Arizona Senate Passes Bill Allowing Crypto Use for Payment of State Taxes

28469801 - arizona state capitol, phoenix

 

The state of Arizona moved one step closer to accepting digital currency for state income tax payments last night, after the state Senate voted to pass a bill designed to allow taxpayers to use cryptocurrencies to meet their tax obligations. Arizona Senate Bill 1091 was passed with 16 yeas, 13 nays, and one abstention.

Sixteen Republican Senators voted to approve the bill, while twelve Democrats and one Republican voted against the measure. The bill will now move to the Arizona House of Representatives, which must give similar approval before the measure can be sent to the Governor.

The bill was co-sponsored by Republican Senators Warren Petersen and David Farnsworth, along with two Republican members of the state’s House of Representatives: Travis Grantham and Jeff Weninger. In recent remarks to Fox News, Representative Weninger described the bill’s purpose:

“It’s one of a litany of bills that we’re running that is sending a signal to everyone in the United States, and possibly throughout the world, that Arizona is going to be the place to be for block chain and digital currency technology in the future.”

The text of the bill would permit taxpayers to use certain recognized cryptocurrencies to pay their state income taxes, interest, and any penalties they may have incurred. The language also says that the state’s tax officials would be responsible for determining which digital currencies could be used:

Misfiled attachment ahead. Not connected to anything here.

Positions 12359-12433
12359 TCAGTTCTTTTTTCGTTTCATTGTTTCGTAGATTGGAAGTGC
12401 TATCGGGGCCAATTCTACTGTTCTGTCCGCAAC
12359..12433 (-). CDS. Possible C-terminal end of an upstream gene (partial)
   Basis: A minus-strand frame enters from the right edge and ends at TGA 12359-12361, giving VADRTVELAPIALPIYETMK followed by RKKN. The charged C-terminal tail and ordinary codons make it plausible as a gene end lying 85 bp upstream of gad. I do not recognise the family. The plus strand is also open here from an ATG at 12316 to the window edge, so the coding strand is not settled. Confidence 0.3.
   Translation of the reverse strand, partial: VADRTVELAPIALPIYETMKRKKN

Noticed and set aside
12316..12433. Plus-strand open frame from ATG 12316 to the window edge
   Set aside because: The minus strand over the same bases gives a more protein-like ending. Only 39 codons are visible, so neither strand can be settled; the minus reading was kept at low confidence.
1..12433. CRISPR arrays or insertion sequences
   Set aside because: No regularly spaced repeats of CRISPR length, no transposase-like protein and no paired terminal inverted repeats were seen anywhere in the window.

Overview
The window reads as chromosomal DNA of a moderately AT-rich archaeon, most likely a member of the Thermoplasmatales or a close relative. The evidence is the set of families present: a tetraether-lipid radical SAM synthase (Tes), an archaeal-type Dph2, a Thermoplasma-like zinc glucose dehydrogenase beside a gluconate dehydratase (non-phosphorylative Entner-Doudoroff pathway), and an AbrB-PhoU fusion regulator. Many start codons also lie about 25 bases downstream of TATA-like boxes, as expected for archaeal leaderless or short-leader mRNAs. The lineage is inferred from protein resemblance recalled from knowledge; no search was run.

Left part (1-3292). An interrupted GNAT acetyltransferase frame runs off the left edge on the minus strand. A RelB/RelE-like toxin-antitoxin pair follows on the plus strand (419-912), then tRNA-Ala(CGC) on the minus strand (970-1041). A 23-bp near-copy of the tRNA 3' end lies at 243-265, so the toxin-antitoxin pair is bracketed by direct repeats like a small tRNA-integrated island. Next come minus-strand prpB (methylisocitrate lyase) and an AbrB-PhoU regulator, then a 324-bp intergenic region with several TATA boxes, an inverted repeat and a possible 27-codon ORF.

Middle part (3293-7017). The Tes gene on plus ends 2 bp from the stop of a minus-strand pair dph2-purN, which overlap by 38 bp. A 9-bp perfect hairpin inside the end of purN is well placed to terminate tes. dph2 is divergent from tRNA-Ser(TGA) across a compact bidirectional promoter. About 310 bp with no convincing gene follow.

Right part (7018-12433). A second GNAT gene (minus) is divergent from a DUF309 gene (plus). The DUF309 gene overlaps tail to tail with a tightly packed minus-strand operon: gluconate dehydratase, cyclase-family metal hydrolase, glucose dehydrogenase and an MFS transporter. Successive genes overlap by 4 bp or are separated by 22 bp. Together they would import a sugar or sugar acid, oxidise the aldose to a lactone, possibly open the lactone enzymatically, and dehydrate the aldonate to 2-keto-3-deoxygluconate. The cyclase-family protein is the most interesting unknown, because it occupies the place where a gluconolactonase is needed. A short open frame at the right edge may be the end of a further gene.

A TAXPAYER MAY PAY THEIR INCOME TAX LIABILITY USING A PAYMENT GATEWAY, SUCH AS BITCOIN, LITECOIN OR ANY OTHER CRYPTOCURRENCY RECOGNIZED BY THE DEPARTMENT, USING ELECTRONIC PEER-TO-PEER SYSTEMS. THE DEPARTMENT SHALL CONVERT CRYPTOCURRENCY PAYMENTS TO UNITED STATES DOLLARS AT THE PREVAILING RATE AFTER RECEIPT AND SHALL CREDIT THE TAXPAYER'S ACCOUNT WITH THE CONVERTED DOLLAR AMOUNT ACTUALLY RECEIVED LESS ANY FEES OR COSTS INCURRED BY THE DEPARTMENT FOR CONVERSION.

If the bill becomes law in its current form, it would be effective for “taxable years beginning from and after December 31, 2019.”

The views expressed by the authors on this site do not necessarily represent the views of DCEBrief or the management team.

Author: Ken Chase

Freelance writer whose interests include topics ranging from technology and finance to politics, fitness, and all things canine. Aspiring polymath, semi-professional skeptic, and passionate advocate for the judicious use of the Oxford comma.

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